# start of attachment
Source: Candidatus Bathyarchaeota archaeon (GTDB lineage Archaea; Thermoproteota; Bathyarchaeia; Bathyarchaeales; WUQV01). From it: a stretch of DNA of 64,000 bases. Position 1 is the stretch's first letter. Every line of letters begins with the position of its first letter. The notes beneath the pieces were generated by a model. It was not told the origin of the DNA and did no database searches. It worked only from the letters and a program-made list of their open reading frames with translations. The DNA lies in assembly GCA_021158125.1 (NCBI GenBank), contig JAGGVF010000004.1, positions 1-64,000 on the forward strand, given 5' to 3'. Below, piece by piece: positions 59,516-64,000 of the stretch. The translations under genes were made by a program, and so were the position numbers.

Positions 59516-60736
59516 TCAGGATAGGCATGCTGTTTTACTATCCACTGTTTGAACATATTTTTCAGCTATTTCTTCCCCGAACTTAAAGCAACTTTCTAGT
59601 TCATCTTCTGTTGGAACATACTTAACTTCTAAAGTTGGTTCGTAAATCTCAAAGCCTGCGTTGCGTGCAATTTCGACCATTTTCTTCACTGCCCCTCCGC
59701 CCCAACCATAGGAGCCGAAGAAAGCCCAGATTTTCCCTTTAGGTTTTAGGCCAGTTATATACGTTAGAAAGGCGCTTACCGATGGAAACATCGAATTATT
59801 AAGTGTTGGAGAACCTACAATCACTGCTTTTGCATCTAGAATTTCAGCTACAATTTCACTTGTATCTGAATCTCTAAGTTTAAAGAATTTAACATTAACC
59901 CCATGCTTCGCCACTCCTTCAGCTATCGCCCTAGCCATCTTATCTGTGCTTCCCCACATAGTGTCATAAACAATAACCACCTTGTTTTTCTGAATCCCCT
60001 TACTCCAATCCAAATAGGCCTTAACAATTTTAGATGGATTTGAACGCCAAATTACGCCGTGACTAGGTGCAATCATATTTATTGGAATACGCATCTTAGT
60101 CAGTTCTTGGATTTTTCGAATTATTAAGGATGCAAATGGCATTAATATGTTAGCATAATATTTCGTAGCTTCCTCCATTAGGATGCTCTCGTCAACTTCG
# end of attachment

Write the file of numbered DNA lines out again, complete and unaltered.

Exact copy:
Source: Candidatus Bathyarchaeota archaeon (GTDB lineage Archaea; Thermoproteota; Bathyarchaeia; Bathyarchaeales; WUQV01). From it: a stretch of DNA of 64,000 bases. Position 1 is the stretch's first letter. Every line of letters begins with the position of its first letter. The notes beneath the pieces were generated by a model. It was not told the origin of the DNA and did no database searches. It worked only from the letters and a program-made list of their open reading frames with translations. The DNA lies in assembly GCA_021158125.1 (NCBI GenBank), contig JAGGVF010000004.1, positions 1-64,000 on the forward strand, given 5' to 3'. Below, piece by piece: positions 59,516-64,000 of the stretch. The translations under genes were made by a program, and so were the position numbers.

Positions 59516-60736
59516 TCAGGATAGGCATGCTGTTTTACTATCCACTGTTTGAACATATTTTTCAGCTATTTCTTCCCCGAACTTAAAGCAACTTTCTAGT
59601 TCATCTTCTGTTGGAACATACTTAACTTCTAAAGTTGGTTCGTAAATCTCAAAGCCTGCGTTGCGTGCAATTTCGACCATTTTCTTCACTGCCCCTCCGC
59701 CCCAACCATAGGAGCCGAAGAAAGCCCAGATTTTCCCTTTAGGTTTTAGGCCAGTTATATACGTTAGAAAGGCGCTTACCGATGGAAACATCGAATTATT
59801 AAGTGTTGGAGAACCTACAATCACTGCTTTTGCATCTAGAATTTCAGCTACAATTTCACTTGTATCTGAATCTCTAAGTTTAAAGAATTTAACATTAACC
59901 CCATGCTTCGCCACTCCTTCAGCTATCGCCCTAGCCATCTTATCTGTGCTTCCCCACATAGTGTCATAAACAATAACCACCTTGTTTTTCTGAATCCCCT
60001 TACTCCAATCCAAATAGGCCTTAACAATTTTAGATGGATTTGAACGCCAAATTACGCCGTGACTAGGTGCAATCATATTTATTGGAATACGCATCTTAGT
60101 CAGTTCTTGGATTTTTCGAATTATTAAGGATGCAAATGGCATTAATATGTTAGCATAATATTTCGTAGCTTCCTCCATTAGGATGCTCTCGTCAACTTCG